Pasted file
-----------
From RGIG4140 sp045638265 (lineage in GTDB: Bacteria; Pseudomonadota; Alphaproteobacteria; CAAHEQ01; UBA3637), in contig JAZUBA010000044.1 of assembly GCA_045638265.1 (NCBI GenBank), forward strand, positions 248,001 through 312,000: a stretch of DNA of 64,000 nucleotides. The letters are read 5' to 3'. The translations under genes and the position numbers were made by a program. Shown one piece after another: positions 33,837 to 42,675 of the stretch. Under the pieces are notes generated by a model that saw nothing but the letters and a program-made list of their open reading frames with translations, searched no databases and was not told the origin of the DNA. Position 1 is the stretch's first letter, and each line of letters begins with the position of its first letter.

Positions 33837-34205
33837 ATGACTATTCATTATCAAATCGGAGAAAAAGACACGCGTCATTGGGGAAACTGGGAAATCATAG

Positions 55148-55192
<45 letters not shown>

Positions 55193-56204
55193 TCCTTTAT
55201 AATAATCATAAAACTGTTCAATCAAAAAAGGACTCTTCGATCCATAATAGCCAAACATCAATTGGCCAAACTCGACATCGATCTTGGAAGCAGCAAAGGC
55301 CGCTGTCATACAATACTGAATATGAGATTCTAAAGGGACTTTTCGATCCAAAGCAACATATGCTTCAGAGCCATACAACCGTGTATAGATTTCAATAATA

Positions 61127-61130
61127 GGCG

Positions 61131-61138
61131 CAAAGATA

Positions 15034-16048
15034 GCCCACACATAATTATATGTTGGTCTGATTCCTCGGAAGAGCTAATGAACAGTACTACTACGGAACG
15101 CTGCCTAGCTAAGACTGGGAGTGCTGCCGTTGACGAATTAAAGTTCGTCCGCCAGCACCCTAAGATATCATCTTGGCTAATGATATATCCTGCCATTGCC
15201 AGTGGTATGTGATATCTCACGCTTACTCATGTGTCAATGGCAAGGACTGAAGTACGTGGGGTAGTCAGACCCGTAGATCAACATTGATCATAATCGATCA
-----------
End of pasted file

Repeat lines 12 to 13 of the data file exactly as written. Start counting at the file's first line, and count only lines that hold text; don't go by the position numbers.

Positions 61131-61138
61131 CAAAGATA